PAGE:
• More from Revolution re FY15: Revolution has already earmarked five new sites to add to its existing 57 bars next year, three of which are scheduled to open in H1. These sites are expected to open under its five-strong ‘Revolucion de Cuba’ brand. The bar operator added like for like trading over the past ten weeks has been in line with FY15 and that, although the market is ‘competitive and changing’, it is ‘confident that the business is well positioned for future growth’. The group cited its social media engagement, with 550,000 facebook friends, as one of the ways in which it is connecting with its target customer base of 20 to 40 year old females.
• Poppleston Allen reports that Liverpool City Council has begun its Late Night Levy consultation, which is set to end on 20 November.
• The ALMR has repeated that a late night levy in Liverpool would hurt the area’s night-time economy and should be considered only as a last resort. ALMR Chief Executive Kate Nicholls said: ‘We are once again repeating our call for local authorities to have caution when considering a levy and reminding them of the work already being carried out by the sector to address harms… We are urging Liverpool City Council to work with local businesses, not against them, and to consider all other options before introducing an additional tax on businesses.’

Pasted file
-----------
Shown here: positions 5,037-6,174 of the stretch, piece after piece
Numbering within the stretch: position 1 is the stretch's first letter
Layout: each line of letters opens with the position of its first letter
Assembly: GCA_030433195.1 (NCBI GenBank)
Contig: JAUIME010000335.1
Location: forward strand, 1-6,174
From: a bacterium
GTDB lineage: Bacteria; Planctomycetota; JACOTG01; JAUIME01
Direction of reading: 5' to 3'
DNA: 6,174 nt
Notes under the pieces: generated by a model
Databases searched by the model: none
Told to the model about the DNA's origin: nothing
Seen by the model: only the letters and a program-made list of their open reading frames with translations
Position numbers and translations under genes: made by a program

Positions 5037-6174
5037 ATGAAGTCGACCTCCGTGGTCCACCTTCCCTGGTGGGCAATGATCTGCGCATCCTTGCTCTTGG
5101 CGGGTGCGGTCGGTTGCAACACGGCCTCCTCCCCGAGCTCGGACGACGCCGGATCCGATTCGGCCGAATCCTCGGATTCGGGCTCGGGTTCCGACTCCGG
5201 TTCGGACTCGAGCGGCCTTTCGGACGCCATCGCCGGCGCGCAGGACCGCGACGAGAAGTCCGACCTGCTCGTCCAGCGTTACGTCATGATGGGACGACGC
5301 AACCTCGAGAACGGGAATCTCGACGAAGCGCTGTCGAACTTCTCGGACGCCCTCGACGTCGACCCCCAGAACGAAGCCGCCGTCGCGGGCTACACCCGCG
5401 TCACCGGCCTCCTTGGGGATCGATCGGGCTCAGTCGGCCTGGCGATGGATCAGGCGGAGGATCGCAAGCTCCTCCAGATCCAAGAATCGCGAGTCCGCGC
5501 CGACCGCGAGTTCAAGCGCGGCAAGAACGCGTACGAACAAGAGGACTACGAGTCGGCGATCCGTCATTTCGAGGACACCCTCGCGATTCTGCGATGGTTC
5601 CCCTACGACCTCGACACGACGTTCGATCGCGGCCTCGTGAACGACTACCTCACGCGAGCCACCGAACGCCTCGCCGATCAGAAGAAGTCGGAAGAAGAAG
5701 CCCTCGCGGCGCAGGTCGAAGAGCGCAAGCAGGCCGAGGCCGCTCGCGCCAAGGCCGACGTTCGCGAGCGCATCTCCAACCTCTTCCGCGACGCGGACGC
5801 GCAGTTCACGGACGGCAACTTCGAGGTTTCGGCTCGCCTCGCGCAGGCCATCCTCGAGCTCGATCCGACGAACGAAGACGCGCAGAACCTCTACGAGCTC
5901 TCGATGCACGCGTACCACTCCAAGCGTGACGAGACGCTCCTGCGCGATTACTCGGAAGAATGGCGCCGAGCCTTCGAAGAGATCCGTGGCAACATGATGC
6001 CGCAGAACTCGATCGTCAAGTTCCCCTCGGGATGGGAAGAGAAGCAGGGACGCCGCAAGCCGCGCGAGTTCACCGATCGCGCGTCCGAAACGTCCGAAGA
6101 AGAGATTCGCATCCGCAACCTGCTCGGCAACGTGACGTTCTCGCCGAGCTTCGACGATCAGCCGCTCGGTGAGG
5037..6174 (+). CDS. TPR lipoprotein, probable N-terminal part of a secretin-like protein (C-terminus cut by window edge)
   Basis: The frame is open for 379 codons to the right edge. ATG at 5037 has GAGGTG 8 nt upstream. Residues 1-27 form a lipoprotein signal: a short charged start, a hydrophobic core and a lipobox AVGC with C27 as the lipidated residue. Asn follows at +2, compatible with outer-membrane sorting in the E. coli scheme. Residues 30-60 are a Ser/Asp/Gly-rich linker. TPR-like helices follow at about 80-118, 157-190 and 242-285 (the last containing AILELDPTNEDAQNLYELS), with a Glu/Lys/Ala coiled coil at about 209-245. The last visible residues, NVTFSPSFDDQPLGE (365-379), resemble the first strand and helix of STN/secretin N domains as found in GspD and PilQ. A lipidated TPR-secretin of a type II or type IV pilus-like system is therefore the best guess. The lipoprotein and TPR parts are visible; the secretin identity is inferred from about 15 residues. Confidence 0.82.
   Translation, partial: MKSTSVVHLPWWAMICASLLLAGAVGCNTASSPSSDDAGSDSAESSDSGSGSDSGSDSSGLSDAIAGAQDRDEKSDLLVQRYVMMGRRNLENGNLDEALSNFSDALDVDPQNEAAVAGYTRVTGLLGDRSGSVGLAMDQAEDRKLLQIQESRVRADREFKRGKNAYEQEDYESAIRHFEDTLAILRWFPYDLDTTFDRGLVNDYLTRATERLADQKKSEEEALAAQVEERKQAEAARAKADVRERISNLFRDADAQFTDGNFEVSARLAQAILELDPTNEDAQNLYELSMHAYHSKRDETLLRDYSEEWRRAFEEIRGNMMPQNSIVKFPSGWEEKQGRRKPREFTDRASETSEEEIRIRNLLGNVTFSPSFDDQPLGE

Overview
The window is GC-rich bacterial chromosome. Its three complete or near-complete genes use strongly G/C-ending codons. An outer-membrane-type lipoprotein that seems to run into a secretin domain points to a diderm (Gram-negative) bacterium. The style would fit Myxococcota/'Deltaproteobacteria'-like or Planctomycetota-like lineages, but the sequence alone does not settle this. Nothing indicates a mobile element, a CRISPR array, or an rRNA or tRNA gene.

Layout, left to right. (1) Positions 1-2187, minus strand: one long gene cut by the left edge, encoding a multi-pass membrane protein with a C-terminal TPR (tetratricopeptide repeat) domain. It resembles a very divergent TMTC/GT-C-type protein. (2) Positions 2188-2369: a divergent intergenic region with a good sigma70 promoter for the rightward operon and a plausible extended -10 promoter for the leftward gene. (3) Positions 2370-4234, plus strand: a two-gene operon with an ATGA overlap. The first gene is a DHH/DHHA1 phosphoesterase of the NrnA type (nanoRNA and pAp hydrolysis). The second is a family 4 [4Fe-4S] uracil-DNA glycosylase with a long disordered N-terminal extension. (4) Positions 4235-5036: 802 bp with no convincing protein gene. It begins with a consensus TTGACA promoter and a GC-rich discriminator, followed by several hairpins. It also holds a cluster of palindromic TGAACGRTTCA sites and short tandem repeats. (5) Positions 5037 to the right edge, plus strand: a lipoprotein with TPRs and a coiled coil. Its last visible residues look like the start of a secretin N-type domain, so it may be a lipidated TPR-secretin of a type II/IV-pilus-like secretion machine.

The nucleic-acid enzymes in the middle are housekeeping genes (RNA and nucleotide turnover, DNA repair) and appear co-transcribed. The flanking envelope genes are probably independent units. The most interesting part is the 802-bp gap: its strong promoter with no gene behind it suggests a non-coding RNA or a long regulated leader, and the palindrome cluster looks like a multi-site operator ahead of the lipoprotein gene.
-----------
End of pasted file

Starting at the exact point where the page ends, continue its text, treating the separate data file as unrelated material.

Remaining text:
• Fullers is introducing the seasonal Red Fox, an ‘Autumn Red Ale’ boasting ‘fruity flavours and a rich, ruby colour’. The drink will be available from 28 September to 27 November.
• Chipotle is to reintroduce pork at 90% of its menus after taking it off earlier this year on supplier-treatment-of-animals concerns
• The sale of e-cigs to under 18s will be illegal from 1 October.
• Burger King has acquired popular Belgium hamburger chain Quick and will set about converting stores to the Burger King format. The deal will boost Burger King’s presence in France, where Quick is particularly popular.
• Burger King has released its own red wine brand, ‘Whopper Wine’, to celebrate the 40th anniversary of opening in Spain. McDonald’s also sells wine in a number of its South American sites.